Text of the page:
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New Report Finds Needs for International Development Unmet - 2004-04-21


A new report from the World Economic Forum says developed nations are not doing enough to spur international economic development, prevent the spread of AIDS and reduce environmental degradation. A group of scholars met in Washington to discuss the report as well as the role of the United States in facing these challenges.

The report, released Tuesday, says developed nations, businesses and civil society groups are doing far less than what needs doing to meet the goals of the United Nations Millenium Declaration, an ambitious blueprint for international development.

Ann Florini heads the Global Governance Initiative, the World Economic Forum project that drafted the report. She said that on a scale of zero to 10, the world scores a paltry "three," earning a failing grade for its development policies. "The world is doing roughly a third of what it ought to be doing if it were serious about trying to achieve this limited, basic global agenda," she says. "That is pretty dire findings."

The U.N. declaration, issued in September, 2000 calls, among other things, for reducing the number of people living on one dollar a day or less from 1.3 billion to 900 million by 2015. Other goals include preserving environmental resources, ensuring access to clean drinking water, and making primary education universal within the next decade.

Commenting on U.S. trade policy, economist Lael Brainard said the Bush Administration favors bilateral trade agreements, something she says is far less likely to cut into poverty rates than are multilateral treaties. Ms. Brainard says the bilateral agreements have not opened up U.S. markets to the products most crucial to developing economies:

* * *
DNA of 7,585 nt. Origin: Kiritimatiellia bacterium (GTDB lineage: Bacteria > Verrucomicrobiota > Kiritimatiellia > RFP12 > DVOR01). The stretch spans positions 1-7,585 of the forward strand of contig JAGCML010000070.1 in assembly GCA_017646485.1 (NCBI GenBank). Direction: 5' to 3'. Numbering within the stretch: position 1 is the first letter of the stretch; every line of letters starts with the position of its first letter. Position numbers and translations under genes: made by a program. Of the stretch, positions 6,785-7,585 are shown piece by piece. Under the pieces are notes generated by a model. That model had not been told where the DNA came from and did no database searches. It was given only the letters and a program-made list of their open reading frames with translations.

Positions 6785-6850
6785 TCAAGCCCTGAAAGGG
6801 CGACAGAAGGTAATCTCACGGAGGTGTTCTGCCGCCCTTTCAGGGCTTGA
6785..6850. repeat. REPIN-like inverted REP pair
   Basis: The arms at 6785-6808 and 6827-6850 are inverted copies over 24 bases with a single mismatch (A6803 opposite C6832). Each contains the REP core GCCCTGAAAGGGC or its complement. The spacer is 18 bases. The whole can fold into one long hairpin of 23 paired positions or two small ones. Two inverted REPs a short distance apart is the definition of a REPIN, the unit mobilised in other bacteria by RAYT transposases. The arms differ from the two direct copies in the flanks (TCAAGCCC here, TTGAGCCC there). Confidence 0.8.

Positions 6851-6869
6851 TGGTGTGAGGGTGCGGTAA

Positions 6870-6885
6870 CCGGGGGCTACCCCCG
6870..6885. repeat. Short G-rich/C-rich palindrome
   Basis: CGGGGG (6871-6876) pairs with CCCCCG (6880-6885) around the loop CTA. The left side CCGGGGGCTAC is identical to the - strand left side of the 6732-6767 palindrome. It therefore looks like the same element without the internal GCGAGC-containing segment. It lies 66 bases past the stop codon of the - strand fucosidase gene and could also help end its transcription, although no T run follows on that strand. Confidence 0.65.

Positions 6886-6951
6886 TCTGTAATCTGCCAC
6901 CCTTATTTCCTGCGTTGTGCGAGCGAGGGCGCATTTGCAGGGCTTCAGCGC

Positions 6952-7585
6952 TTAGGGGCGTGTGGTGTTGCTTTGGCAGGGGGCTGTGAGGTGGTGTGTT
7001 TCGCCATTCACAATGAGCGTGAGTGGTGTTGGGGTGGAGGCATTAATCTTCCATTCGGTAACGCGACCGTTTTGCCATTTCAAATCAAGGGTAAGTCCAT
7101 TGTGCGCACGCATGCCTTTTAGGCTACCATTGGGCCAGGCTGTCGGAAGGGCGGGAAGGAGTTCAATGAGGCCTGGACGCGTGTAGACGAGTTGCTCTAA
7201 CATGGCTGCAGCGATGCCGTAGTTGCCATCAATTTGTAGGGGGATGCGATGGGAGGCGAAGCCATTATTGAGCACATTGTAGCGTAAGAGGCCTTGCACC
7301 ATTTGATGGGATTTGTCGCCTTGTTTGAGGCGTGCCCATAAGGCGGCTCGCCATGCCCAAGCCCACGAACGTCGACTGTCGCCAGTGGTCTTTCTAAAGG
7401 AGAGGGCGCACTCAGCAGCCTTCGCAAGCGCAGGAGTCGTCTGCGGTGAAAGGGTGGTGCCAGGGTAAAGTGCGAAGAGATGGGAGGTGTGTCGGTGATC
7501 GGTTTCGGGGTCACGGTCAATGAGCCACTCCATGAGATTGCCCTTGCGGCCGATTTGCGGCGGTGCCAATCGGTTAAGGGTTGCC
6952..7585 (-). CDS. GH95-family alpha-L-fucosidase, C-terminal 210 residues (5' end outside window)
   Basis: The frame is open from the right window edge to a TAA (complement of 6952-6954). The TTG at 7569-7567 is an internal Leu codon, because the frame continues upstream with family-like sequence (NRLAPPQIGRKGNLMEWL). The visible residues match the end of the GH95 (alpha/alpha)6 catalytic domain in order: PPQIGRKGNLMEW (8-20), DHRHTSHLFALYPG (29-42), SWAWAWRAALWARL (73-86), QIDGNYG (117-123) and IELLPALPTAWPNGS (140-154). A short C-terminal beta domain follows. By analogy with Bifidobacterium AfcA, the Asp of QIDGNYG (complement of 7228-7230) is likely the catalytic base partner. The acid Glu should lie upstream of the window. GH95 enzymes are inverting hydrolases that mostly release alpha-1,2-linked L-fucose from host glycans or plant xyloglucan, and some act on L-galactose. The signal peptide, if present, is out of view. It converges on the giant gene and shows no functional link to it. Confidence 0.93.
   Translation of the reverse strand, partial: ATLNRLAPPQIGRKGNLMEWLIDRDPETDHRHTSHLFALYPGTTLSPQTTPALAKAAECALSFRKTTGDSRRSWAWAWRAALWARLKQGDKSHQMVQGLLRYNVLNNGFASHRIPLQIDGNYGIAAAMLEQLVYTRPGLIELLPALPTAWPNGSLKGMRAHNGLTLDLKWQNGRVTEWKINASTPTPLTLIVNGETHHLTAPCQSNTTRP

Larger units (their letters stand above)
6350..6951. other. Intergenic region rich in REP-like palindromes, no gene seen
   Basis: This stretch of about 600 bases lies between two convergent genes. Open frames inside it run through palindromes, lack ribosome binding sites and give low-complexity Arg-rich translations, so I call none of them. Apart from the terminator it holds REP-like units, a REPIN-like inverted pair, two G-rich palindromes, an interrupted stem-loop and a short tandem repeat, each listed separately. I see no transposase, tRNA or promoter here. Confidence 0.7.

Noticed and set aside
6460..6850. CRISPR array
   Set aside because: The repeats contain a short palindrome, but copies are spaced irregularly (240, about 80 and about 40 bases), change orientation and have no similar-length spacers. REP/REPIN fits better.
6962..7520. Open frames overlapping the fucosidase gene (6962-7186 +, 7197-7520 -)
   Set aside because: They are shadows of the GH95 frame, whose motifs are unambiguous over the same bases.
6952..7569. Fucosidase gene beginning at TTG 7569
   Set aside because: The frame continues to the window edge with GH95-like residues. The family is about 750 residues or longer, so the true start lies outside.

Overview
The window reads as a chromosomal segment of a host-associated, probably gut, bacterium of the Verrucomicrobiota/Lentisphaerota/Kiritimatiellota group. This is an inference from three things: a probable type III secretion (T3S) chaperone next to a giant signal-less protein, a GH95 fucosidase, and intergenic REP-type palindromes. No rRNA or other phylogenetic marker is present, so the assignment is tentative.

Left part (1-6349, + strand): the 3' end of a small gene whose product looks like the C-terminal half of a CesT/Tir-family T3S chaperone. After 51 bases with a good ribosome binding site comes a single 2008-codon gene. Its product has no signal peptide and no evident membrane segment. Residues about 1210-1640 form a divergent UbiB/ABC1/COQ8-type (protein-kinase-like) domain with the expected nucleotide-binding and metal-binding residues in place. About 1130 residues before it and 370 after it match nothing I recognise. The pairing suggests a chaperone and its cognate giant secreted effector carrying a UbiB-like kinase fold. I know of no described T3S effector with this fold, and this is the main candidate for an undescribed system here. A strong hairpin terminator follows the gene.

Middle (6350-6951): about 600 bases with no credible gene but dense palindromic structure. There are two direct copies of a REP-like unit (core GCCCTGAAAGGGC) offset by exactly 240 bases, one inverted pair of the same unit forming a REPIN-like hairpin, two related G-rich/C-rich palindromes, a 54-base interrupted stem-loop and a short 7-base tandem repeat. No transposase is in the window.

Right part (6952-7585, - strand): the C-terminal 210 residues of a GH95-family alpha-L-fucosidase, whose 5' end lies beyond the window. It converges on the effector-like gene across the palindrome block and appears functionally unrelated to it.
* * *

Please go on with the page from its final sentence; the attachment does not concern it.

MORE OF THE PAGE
"If you had to choose one area, or maybe two areas of trade that are going to be most meaningful for the poor, in the world, you would choose, A, agriculture and B, apparel," says Ms. Brainard. "You will notice that in none of those bilateral trade initiatives do we scratch the surface of agriculture. It is for obvious reasons, because it is very difficult to dismantle the U.S. system of subsidies."

Environmental policy expert Nigel Purvis argued that current U.S. policies are actually at odds with some of the declaration's goals. He says the Bush Administration is pushing a pro-business agenda at the expense of environmental sustainability. He referred, for instance, to the Bush Administration's decision to abandon the 1997 international Kyoto protocol on reducing greenhouse gas emissions.

"When it comes to the environment, we are somewhat schizophrenic in this country. We think that there is a tension between environmental quality and economic growth," says Mr. Purvis. "There is significant concern about emphasizing the environment for fear of loss of jobs and competitiveness."

But Mr. Purvis praised the Bush Administration for undertaking projects, such as the Congo Basin Forest Partnership, aimed at preserving forests and wildlife in Central Africa.

The panelists also spoke positively about the Bush Administration's policies of funding anti-AIDS efforts in sub-Saharan Africa.

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